Tomoko Okumura wields the power of music and uses it for the good of others.
At the Juravinski Cancer Centre (JCC), Tomoko has hit a high note with her music therapy program. She provides an alternative form of care by sharing music with patients through singing and acoustic guitar melodies.
“Patients tell me that when I do music for them, they don’t have to worry about things,” says Tomoko. “They can forget about their pain for a while.”
Tomoko’s gift of music is truly comforting for her patients.
“They feel like an ordinary person,” she adds. With family members often in the hospital visiting loved ones, Tomoko sees her music therapy as a gift from the family to the patient.
She notes that her music is primarily about meaning.
“The music means something different from person-to-person,” says Tomoko. “Most of the time, people have certain songs that they are really attached to. They feel meaning behind it.” Tomoko recreates the experience for her patients, allowing them to remember and reflect. “It’s a way of validating their identity.”
For many patients, staying positive in the midst of illness comes with challenges. It becomes easy for them to start identifying with their illness; distancing the person they ‘used’ to be and changing how they see themselves. Tomoko believes that sharing music can provide a space for patients to review where they have come from, where they are now, or who they are.
Solidifying a patient’s identity through music can help to relieve the stress of illness by allowing them to revisit memories and explore strengths that are associated with certain songs.
“I see patients become nostalgic when I play music for them,” says Tomoko. “I enjoy seeing their reaction when I notice them feeling less anxiety or pain after the music is over. That’s the best part of my job.”
Dr. Michele Bertothy works with Tomoko and is a big advocate of the music therapy program.
“We received funding through the HHS Palliative Care Fund for Tomoko to come to Juravinski,” says Michele. She notes that music therapy has been around since the 1950s, but that it is not common in Canada. “It’s special when people get to experience it,” says Michele.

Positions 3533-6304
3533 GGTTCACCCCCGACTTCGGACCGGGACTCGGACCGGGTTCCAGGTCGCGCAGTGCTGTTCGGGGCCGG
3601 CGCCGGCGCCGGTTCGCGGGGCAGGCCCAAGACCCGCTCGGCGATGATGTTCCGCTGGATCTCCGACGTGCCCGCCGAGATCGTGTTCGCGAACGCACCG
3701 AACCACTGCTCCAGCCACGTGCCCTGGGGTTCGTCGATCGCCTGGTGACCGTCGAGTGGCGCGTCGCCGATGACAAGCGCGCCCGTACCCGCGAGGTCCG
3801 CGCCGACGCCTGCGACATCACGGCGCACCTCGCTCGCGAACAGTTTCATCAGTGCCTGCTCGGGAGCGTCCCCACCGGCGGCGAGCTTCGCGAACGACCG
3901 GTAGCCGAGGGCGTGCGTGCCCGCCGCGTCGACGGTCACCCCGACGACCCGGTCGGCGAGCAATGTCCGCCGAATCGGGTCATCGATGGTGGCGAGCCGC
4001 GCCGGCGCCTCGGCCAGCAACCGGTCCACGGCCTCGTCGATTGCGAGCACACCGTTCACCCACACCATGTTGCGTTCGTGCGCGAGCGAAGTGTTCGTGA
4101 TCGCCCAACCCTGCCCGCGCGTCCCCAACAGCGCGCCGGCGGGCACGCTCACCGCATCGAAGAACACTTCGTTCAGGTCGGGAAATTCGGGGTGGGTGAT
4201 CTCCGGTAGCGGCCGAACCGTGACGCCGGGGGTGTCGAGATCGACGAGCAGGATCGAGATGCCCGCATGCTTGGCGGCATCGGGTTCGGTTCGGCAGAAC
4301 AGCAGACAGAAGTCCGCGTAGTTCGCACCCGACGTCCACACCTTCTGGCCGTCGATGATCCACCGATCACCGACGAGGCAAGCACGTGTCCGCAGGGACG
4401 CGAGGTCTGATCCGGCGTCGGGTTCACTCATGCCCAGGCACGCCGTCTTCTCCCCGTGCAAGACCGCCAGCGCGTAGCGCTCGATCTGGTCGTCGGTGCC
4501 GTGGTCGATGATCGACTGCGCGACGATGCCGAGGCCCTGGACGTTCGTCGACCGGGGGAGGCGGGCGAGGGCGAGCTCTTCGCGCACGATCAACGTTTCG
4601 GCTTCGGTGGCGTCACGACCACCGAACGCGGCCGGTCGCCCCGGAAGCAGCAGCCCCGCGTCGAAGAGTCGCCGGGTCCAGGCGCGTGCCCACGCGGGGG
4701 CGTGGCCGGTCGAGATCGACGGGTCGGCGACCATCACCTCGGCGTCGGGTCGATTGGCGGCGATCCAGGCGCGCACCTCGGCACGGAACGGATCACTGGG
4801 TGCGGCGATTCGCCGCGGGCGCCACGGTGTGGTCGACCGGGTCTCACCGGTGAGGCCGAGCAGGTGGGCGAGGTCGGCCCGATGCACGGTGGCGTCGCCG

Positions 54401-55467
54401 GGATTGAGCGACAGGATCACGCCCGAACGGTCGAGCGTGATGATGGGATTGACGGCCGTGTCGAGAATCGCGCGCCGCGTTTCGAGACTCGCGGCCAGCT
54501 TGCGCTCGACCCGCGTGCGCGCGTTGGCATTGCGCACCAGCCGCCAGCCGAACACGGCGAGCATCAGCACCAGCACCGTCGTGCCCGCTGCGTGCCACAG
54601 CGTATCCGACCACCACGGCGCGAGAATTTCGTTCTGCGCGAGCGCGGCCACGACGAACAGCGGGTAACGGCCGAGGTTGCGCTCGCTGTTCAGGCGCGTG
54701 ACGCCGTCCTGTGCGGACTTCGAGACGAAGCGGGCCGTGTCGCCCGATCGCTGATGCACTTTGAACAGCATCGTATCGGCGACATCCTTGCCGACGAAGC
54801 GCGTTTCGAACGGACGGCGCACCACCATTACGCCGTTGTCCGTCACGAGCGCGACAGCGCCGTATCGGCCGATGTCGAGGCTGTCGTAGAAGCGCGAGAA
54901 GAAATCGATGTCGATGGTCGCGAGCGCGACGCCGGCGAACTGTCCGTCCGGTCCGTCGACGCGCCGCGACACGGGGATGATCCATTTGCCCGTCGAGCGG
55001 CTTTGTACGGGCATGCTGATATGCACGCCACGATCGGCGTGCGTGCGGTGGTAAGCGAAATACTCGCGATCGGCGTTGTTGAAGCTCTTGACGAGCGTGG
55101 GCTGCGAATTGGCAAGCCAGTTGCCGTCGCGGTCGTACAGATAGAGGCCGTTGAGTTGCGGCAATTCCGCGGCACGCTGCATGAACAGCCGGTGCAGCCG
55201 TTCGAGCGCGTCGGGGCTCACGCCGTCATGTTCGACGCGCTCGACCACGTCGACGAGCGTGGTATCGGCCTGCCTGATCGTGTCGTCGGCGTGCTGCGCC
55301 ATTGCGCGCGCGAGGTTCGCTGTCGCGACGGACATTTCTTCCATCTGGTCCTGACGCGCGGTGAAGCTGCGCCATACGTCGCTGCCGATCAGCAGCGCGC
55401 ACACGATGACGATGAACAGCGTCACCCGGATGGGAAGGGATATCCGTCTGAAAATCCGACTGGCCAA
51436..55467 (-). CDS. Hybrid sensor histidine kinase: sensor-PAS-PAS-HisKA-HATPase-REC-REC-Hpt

Michele explains that Tomoko focuses on four areas: pain relief, relaxation, mood and quality of life.
“Tomoko has very special training,” adds Michele. “She knows how to approach the patients and when to back-off. Tomoko has fit-in very well.”
“Juravinski is unique because it has music therapy while most hospitals don’t. Music therapy is popular in hospices, but not as popular in hospitals, so Tomoko’s work is very progressive,” says Michele. She believes that the effects of music on patients are helpful, especially for those who are struggling with other issues.
While Tomoko usually plays existing songs for patients, at times she will develop original pieces.
“Patients and families often give me song requests, but occasionally I can write original songs for the patients,” says Tomoko. “It becomes ‘their’ song. I love seeing their response when they enjoy the work I create.”
Sometimes she likes to modify existing songs and tailor them to particular patients. For example, Tomoko tells that she once modified the lyrics of “If I Had a Million Dollars” by Barenaked Ladies, changing the parts about what they would buy with a million dollars to things that the patient would like to buy.
Tomoko recalls an Intensive Care Unit (ICU) patient who was a big fan of country music.
“He didn’t have control over what he ate or when he slept; little privacy. He was near machines and noises and he didn’t like it. His family really appreciated my music since it added contrast to the hospital environment.” Tomoko built a meaningful relationship with him by allowing him to remember certain memories through country music.
Other ICU patients heard Tomoko’s melodies and began requesting songs of their own. The entire ICU eventually took to Tomoko’s music.